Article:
Gotta wonder what Grawlix will make of all that punctuation …
I really like treating “erudite” as the name of a mineral. But don’t care for the supposed punch line here that was used to get that across and try to pun on the standard meaning.
What I mean by “second-order synchronicity” is that Arthur was struck by two different synchro pairs on the same day.
“Barney & Clyde matches with MGG:”
“And Close To Home matches with Off the Mark:”
“Neither are exact matches, but both immediately caught my eye.”
This was a momentary CIDU, for want of a comma. Sent by Boise Ed. Ed did some research on our behalf and reports “If you look in the [GoComics] comments, you’ll see that it caught Mark Parisi by surprise.”
And a longer-puzzling CIDU-oy: I still can’t figure out the intended real-life musical pair being referred to. (Searching got me to an article mentioning opera director Robert Carsen and “superstar soprano Renée Fleming” — but the characters in the cartoon are not doing opera.)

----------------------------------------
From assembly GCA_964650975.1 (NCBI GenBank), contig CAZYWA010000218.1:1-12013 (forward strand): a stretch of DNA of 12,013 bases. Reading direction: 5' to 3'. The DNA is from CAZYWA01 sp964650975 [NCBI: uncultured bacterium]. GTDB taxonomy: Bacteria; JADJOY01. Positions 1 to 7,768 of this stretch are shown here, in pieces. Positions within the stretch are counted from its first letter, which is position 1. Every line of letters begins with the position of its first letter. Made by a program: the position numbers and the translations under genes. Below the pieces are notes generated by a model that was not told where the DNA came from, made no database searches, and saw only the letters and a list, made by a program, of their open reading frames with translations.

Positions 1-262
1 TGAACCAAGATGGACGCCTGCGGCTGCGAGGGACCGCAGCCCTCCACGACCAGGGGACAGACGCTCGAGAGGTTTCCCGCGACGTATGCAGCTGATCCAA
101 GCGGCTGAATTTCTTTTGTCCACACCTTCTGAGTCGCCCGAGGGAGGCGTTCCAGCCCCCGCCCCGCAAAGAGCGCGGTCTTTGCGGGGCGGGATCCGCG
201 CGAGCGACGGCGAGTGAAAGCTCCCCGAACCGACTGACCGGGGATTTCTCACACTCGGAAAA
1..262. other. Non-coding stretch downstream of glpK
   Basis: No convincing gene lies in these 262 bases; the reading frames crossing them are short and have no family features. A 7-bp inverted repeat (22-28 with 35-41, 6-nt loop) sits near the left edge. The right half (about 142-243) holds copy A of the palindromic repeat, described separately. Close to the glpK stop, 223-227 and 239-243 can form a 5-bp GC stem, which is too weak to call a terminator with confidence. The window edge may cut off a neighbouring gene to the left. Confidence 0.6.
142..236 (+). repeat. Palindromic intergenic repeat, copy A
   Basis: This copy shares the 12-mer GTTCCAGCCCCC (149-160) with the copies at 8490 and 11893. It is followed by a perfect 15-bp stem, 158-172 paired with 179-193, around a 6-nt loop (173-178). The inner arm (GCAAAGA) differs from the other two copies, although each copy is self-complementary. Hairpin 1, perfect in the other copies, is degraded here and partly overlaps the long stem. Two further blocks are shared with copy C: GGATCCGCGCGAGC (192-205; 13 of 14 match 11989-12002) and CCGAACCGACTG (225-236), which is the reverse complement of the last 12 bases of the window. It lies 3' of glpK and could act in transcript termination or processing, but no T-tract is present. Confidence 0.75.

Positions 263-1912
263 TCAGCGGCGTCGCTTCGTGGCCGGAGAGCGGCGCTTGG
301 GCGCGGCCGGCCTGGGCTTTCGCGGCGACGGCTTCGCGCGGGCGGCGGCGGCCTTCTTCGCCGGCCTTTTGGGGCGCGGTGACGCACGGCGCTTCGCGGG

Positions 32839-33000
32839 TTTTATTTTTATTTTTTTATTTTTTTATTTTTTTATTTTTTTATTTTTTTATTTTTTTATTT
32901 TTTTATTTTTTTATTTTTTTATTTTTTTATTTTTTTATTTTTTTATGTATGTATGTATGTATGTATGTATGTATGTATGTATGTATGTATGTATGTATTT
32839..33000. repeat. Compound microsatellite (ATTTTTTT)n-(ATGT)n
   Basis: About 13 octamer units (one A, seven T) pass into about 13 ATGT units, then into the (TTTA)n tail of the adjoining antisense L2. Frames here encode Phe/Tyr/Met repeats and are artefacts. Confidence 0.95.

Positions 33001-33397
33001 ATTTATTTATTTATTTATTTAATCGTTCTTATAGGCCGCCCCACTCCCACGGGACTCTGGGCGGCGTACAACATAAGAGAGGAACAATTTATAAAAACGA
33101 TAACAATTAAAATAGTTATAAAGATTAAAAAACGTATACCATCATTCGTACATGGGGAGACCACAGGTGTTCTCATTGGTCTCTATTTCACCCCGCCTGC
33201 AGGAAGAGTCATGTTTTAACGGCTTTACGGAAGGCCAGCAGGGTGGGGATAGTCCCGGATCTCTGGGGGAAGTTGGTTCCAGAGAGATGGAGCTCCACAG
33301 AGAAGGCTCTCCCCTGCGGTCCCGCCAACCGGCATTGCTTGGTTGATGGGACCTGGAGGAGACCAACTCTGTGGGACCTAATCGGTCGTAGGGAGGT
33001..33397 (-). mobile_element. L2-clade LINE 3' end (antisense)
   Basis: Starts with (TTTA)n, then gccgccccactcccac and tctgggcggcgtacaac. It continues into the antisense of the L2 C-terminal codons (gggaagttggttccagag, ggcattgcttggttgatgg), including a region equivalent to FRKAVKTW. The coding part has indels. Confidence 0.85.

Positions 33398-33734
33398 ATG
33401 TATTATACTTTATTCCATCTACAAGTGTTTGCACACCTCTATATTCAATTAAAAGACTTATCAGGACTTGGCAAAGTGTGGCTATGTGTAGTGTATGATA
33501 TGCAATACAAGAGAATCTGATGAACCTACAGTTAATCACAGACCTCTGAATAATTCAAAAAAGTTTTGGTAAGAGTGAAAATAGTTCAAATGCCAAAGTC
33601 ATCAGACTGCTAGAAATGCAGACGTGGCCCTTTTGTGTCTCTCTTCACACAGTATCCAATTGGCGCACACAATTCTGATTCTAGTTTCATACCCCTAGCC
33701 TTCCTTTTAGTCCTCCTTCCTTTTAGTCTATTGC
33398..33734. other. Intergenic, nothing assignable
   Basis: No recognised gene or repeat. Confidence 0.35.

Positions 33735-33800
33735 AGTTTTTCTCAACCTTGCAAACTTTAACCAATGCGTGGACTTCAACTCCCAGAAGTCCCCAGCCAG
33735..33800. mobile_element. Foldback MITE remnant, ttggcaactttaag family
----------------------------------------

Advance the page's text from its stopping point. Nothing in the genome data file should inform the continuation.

Seems like Brevity tries out a pun every single day. Sometimes they may hit all right.
Ah well, this may raise the perpetual question, Can an auditory pun survive being put into writing when that breaks up a double meaning?
Something of an Ewww-Oy, as well as inspiring the tag misapplied-tech-talk!
(Mannequin on the Moon)
A paradigmatic LOL-OY from Pearls:
And it’s a double-PBS week with this one from Stan:
And Stan further suggests you need geezer credentials to get the reference in this Oy-LOL, but it shouldn’t be hard for any cohort to pick up on:
A pair (will it continue?) of Oy-based punch lines from Keith Knight.
Bet “pleased to meat you” will not become the hot new greeting this year..
(Okay, these are not currently dated.)
From Stan, who says “Maybe it’s that he’s a ‘fire dog’ now (is that what they’re called?), but he’s still a dog, right? It’d be like someone saying, ‘I used to be human, but I’m a dentist now.'”